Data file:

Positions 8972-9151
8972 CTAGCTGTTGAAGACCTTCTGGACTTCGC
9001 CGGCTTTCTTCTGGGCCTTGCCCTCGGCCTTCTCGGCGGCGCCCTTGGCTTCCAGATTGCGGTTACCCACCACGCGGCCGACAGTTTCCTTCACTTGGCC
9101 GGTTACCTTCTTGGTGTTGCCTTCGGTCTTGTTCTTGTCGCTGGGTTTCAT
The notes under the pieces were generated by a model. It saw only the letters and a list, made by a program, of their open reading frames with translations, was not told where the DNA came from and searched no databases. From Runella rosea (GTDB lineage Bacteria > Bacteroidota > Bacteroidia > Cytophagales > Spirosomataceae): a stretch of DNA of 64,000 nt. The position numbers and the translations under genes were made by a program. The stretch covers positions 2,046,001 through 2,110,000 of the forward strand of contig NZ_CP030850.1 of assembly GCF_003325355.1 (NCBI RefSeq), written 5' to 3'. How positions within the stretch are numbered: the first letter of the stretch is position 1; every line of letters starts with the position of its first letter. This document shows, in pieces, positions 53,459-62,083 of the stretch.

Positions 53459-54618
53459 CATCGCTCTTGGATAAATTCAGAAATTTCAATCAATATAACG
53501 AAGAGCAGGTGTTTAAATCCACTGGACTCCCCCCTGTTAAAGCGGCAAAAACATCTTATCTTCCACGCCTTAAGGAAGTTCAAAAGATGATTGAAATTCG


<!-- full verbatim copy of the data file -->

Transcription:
Positions 8972-9151
8972 CTAGCTGTTGAAGACCTTCTGGACTTCGC
9001 CGGCTTTCTTCTGGGCCTTGCCCTCGGCCTTCTCGGCGGCGCCCTTGGCTTCCAGATTGCGGTTACCCACCACGCGGCCGACAGTTTCCTTCACTTGGCC
9101 GGTTACCTTCTTGGTGTTGCCTTCGGTCTTGTTCTTGTCGCTGGGTTTCAT
The notes under the pieces were generated by a model. It saw only the letters and a list, made by a program, of their open reading frames with translations, was not told where the DNA came from and searched no databases. From Runella rosea (GTDB lineage Bacteria > Bacteroidota > Bacteroidia > Cytophagales > Spirosomataceae): a stretch of DNA of 64,000 nt. The position numbers and the translations under genes were made by a program. The stretch covers positions 2,046,001 through 2,110,000 of the forward strand of contig NZ_CP030850.1 of assembly GCF_003325355.1 (NCBI RefSeq), written 5' to 3'. How positions within the stretch are numbered: the first letter of the stretch is position 1; every line of letters starts with the position of its first letter. This document shows, in pieces, positions 53,459-62,083 of the stretch.

Positions 53459-54618
53459 CATCGCTCTTGGATAAATTCAGAAATTTCAATCAATATAACG
53501 AAGAGCAGGTGTTTAAATCCACTGGACTCCCCCCTGTTAAAGCGGCAAAAACATCTTATCTTCCACGCCTTAAGGAAGTTCAAAAGATGATTGAAATTCG